In another embodiment, only files in predetermined directory trees are checked and, if their timestamps are newer than the saved timestamp, are placed on the list (block 360). This can shorten the time required to prepare the list if the software engineer knows ahead of time which directories need not be checked, for example because it is known that no new program files will be inserted in such directories.

The step of determining which resources are needed (block 400) preferably comprises automatically generating a dependency list that lists any shared libraries referenced by any of the listed object files, automatically determining which of the listed shared libraries are already included in one or more preexisting software installation packages, and identifying each such preexisting software installation package as a needed resource. An example of how these steps preferably are carried out is given in FIG. 3. An executable file is selected from the manifest (block 410). This file is then examined to determine which shared libraries it uses and a list of these libraries is prepared (block 420). In the HP-UX 9.0 environment this is conveniently done by means of the "CHATR" command. If there are more executable files the procedure is repeated, once for each executable file, and any shared libraries are added to the list (block 430).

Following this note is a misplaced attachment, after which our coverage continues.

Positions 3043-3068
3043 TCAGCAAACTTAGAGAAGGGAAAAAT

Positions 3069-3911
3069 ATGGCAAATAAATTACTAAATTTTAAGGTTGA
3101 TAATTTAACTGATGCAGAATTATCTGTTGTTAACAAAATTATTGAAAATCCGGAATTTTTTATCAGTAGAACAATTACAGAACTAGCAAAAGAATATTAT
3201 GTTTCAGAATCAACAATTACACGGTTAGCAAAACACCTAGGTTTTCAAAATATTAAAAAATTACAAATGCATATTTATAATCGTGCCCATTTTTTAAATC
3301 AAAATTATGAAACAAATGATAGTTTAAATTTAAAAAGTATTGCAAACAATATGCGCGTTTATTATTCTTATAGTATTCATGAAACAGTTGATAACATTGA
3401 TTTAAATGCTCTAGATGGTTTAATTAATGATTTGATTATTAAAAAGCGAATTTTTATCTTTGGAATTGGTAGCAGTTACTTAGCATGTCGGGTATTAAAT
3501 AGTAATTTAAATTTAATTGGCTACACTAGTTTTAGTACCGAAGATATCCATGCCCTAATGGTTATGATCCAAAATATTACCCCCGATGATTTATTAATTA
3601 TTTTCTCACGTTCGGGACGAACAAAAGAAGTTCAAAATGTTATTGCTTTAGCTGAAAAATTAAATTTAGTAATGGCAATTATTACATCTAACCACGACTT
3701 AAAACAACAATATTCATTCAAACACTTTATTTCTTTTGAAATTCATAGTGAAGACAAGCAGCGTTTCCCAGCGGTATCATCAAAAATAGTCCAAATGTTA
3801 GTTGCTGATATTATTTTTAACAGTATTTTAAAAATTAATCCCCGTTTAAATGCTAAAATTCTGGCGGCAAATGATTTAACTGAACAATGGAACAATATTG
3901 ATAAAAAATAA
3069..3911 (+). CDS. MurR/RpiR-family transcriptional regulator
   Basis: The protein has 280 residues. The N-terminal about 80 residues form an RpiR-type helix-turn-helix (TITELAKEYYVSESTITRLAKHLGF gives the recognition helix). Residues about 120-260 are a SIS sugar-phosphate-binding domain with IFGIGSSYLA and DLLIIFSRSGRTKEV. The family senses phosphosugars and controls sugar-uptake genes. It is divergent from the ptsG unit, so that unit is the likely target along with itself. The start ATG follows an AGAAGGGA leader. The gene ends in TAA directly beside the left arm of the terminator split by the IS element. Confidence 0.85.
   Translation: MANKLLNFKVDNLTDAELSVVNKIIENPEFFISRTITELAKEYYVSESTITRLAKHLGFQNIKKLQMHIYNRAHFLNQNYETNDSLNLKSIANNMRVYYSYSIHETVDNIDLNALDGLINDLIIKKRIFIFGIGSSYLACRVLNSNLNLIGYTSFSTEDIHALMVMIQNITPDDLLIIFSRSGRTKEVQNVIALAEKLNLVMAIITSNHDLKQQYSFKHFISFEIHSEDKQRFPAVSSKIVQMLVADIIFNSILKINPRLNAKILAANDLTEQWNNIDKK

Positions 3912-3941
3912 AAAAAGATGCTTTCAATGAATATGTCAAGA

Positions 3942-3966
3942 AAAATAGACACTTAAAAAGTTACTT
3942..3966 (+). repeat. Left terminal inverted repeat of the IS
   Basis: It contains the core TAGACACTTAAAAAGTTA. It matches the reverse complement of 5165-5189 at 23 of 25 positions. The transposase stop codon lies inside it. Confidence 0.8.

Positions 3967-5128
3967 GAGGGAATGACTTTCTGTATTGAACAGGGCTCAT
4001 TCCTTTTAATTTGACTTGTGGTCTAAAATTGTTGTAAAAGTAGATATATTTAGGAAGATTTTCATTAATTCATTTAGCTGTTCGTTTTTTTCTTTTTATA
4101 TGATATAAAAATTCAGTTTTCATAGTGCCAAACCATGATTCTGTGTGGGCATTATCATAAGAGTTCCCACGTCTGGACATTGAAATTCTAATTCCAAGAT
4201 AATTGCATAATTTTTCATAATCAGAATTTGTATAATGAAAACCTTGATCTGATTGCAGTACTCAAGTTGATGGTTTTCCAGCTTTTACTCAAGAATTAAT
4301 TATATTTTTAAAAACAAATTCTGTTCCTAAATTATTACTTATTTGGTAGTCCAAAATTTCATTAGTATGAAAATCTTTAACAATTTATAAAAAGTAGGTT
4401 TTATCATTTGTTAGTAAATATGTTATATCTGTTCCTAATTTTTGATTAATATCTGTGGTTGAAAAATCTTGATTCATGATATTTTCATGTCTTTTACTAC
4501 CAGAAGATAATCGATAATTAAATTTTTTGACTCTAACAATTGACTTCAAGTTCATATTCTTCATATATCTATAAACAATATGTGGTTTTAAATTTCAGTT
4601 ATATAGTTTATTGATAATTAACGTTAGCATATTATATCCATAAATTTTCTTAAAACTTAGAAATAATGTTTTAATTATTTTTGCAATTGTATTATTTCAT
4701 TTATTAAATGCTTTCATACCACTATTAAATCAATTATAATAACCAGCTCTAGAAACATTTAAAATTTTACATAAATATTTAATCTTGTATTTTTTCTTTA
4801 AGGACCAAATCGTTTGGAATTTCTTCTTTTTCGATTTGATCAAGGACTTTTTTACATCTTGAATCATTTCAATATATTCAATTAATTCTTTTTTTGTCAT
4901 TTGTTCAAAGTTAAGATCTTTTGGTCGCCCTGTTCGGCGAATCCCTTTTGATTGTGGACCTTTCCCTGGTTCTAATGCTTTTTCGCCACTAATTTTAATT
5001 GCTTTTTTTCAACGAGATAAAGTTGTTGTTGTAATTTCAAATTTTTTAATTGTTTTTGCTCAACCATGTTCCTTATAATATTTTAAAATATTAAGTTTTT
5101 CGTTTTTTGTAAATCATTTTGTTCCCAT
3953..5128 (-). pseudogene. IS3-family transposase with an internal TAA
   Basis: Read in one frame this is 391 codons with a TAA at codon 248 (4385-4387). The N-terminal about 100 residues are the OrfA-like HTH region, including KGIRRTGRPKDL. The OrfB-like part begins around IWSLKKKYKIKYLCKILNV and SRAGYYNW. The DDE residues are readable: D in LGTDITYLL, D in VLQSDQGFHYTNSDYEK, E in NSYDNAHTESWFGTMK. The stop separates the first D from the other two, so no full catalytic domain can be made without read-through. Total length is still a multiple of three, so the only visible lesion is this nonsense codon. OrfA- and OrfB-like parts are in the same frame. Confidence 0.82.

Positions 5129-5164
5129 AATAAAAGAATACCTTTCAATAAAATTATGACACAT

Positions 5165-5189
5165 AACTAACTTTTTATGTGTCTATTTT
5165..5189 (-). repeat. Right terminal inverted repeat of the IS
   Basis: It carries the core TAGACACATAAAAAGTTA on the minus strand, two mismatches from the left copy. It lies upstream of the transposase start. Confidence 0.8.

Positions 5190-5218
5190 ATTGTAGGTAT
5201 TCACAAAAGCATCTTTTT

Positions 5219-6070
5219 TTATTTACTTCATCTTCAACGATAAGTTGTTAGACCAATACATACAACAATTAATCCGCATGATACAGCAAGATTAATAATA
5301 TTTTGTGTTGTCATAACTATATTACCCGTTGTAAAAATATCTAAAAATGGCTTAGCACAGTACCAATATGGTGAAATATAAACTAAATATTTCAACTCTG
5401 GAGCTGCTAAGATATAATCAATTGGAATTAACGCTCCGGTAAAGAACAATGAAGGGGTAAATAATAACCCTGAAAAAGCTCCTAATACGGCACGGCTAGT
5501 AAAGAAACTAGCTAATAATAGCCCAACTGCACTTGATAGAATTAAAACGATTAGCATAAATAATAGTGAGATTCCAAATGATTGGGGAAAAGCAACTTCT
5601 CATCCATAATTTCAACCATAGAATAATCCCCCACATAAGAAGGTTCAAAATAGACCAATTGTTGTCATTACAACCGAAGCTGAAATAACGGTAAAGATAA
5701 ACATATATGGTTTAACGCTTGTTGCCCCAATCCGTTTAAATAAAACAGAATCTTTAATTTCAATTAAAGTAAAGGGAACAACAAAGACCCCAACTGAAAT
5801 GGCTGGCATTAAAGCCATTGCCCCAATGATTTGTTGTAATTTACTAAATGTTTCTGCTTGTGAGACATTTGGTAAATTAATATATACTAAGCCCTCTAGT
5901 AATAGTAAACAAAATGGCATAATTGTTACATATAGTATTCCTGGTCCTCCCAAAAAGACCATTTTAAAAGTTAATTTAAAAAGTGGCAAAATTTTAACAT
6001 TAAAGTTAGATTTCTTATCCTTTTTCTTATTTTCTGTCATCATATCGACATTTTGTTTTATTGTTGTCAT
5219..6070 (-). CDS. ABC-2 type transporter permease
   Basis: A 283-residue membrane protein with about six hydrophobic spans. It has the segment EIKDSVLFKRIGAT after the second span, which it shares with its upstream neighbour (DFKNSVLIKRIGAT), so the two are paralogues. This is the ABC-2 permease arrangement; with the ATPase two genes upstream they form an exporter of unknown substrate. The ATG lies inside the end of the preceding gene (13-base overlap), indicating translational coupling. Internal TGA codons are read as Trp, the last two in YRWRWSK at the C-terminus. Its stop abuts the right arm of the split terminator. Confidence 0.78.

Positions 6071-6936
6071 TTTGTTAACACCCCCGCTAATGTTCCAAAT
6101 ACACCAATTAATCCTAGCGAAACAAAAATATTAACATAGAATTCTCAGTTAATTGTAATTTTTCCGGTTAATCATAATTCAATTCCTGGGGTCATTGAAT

The list of shared library dependencies is compared with those libraries already present in preexisting software installation packages (block 440). A list of any needed preexisting software installation packages results from this comparison (block 450) and is used in generating the new software installation package.

In one embodiment the new software installation package also includes a cross-reference to any shared libraries which are needed by the new package but which have not been found in any preexisting software installation packages (block 460).